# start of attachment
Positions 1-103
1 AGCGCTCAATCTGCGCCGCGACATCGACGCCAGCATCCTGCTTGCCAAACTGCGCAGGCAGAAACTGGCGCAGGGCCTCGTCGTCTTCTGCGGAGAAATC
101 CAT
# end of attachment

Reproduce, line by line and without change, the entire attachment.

Positions 1-103
1 AGCGCTCAATCTGCGCCGCGACATCGACGCCAGCATCCTGCTTGCCAAACTGCGCAGGCAGAAACTGGCGCAGGGCCTCGTCGTCTTCTGCGGAGAAATC
101 CAT